[VoiceOps] Ambiguous dial plan pattern matching
David.Hiers at adp.com
Mon Dec 3 14:10:26 EST 2012
I can't see any secret logic mojo needed...
The CO switch in a "10 digit optional" area never needs to face an ambiguous situation. It can know every legitimate 7 digit NXX destination for every subscriber line, so it knows exactly where it is at all times in its digit-by-digit analysis. I'm guessing here, but the CO switch probably never has to try to work with the handful of IF/CASE statements implied in your question, but has enough config room to store all the rules it needs to implement the required behavior for every line. Heck, it probably even knows that 7 digits is a likely special case, and has the juice to implement special interdigit timeout rules around the 7 digit mark.
If there is any advantage on the CO side, it is probably (1) room to store and (2) cycles to execute a decision tree that never needs to wait for a long interdigit timeout for any string that does not begin with 011.
Between the LERG and LCADS and the contracts penned by each *LEC, there is no need for mystery, just reasonably sophisticated software and sufficient execute space and cycles.
From: voiceops-bounces at voiceops.org [mailto:voiceops-bounces at voiceops.org] On Behalf Of Nathan Anderson
Sent: Monday, December 03, 2012 08:55
To: 'voiceops at voiceops.org'
Subject: [VoiceOps] Ambiguous dial plan pattern matching
Sorry for what probably will end up sounding like a rather noob-ish question, but I still consider myself a relative greenhorn...
We are a VoSP. With the advent here in the U.S. of area code overlays, 10-digit dialing, and even carriers/vendors (VoIP and wireless, mostly) continuing to blur the distinction between local and toll calls (at least from the end-user's perspective), it is not an uncommon thing to run into service platforms where both 7- and 10-digit dialing is supported, but the 7-digit support feels (again, from the customer's perspective) half-assed, at least compared to the ILEC's implementation. But if the customer still lives in an area where 10-digit dialing is not mandatory, he/she expects it to work, so we "have" to provide it.
It feels inferior because back when when local destinations were always within the same NPA as the caller, the number pattern rules were simple, at least for domestic calls: if it starts with a 1, it will be an 11-digit number, and if it starts with 2-9, it will be a 7-digit number; but now, if it starts with 2-9, it could be either 7 or 10 digits, and you won't know for sure which one it is unless the caller has entered more than 7 digits. And in these ambiguous scenarios where two destination patterns partially overlap, it's the "did the caller stop dialing" part that's hard to measure, right? So now you have CPE gear generating dialtone (whether PBX or ATA) which either feels to the caller like it is extremely slow at putting the call through, or which requires the caller to remember to do something special at the end of a 7-digit destination (like dial # or something to signal they're done) if they don't want to wait. (There's also been a similar phenomenon for a whil!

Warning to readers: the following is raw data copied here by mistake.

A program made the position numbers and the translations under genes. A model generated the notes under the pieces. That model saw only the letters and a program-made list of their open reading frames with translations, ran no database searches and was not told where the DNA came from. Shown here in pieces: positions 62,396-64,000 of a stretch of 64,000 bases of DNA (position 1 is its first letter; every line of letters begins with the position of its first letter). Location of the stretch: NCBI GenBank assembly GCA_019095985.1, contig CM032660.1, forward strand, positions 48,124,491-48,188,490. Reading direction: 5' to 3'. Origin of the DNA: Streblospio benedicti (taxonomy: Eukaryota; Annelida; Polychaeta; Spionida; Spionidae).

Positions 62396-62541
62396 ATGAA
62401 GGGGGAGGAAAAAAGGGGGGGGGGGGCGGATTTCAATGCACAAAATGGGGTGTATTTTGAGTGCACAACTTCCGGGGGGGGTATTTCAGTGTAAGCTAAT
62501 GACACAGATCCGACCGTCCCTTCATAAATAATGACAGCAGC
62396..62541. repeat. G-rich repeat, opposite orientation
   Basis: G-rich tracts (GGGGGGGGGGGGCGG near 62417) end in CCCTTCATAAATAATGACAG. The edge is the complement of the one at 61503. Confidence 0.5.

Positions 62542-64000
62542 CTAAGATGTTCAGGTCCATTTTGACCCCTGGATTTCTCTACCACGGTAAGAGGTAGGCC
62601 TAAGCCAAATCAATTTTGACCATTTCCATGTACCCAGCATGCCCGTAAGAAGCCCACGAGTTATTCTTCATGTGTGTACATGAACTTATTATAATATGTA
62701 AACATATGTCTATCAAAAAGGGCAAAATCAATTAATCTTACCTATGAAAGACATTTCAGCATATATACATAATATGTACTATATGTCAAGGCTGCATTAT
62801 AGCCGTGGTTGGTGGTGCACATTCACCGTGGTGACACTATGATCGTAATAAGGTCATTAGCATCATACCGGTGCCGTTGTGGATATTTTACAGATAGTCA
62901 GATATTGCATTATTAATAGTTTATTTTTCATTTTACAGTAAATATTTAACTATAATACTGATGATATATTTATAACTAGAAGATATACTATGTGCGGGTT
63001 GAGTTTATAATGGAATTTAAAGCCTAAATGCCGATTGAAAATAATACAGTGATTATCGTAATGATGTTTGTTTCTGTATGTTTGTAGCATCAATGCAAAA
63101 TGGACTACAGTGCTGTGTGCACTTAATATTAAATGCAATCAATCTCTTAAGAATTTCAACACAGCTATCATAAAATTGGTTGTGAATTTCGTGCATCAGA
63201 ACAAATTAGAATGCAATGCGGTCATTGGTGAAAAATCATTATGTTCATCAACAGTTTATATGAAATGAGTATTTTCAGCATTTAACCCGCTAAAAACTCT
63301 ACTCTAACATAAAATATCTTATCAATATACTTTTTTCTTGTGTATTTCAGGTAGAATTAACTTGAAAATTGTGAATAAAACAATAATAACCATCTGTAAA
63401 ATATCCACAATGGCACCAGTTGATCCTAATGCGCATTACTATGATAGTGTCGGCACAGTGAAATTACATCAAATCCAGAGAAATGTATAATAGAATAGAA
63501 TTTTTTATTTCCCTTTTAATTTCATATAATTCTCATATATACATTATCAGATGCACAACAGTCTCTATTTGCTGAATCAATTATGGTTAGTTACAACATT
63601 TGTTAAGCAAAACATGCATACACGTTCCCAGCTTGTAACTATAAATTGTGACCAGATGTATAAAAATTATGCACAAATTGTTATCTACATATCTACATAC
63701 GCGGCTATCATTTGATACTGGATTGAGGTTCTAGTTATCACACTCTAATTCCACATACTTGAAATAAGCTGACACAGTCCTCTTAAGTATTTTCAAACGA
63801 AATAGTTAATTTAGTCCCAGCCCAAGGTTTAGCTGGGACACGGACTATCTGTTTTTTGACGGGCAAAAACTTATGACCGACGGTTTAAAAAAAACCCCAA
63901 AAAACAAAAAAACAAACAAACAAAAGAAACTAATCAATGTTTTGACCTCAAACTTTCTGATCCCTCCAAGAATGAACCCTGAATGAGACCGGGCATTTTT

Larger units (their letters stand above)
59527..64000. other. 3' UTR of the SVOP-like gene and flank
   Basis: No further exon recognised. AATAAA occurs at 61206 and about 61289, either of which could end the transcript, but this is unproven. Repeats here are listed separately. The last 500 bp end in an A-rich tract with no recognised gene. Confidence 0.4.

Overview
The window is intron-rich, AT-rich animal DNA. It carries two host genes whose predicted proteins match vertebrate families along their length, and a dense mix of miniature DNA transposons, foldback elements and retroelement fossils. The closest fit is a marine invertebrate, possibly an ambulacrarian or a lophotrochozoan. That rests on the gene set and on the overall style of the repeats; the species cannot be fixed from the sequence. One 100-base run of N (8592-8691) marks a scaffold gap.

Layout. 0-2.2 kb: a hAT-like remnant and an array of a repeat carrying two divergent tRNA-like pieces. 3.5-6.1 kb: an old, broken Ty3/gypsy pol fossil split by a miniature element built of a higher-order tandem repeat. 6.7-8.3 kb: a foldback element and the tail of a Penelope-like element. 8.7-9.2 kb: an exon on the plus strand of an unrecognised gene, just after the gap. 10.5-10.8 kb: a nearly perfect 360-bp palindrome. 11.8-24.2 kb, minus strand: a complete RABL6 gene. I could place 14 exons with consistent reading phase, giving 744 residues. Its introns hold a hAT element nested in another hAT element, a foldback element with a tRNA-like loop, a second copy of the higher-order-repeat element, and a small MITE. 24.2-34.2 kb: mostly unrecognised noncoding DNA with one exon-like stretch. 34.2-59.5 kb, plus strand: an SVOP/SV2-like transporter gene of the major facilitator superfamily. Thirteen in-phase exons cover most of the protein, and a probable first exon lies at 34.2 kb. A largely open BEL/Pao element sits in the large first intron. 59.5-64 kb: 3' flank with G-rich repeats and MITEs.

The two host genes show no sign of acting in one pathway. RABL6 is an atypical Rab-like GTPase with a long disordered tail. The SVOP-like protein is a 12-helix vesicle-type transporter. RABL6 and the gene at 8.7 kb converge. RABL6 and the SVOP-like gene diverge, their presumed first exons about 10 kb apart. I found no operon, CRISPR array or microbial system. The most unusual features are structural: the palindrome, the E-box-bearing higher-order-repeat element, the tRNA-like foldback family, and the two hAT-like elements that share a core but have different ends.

e with PBX systems that use outbound routing prefixes like '9' in order to make it unambiguous whether you are dialing an internal extension or an external destination.)
Now obviously the CO switch can't read minds either, so in areas without mandatory 10-digit dialing, it seems inescapable that it would have to determine whether the user is done dialing via some kind of timeout mechanism as well. But it sure seems like most Class 5 switches must have a much more intelligent ambiguous number pattern matching algorithm than most CPE gear does since, as a general rule, people that still have an analog loop to the CO these days and regularly dial 7 digits don't experience (e.g.) upwards of a 5-second delay between when they've finished dialing and when they hear their first ringback.
The question is, what's the secret sauce, and why can't that same algorithm be implemented in CPE gear?
First Step Internet, LLC
nathana at fsr.com
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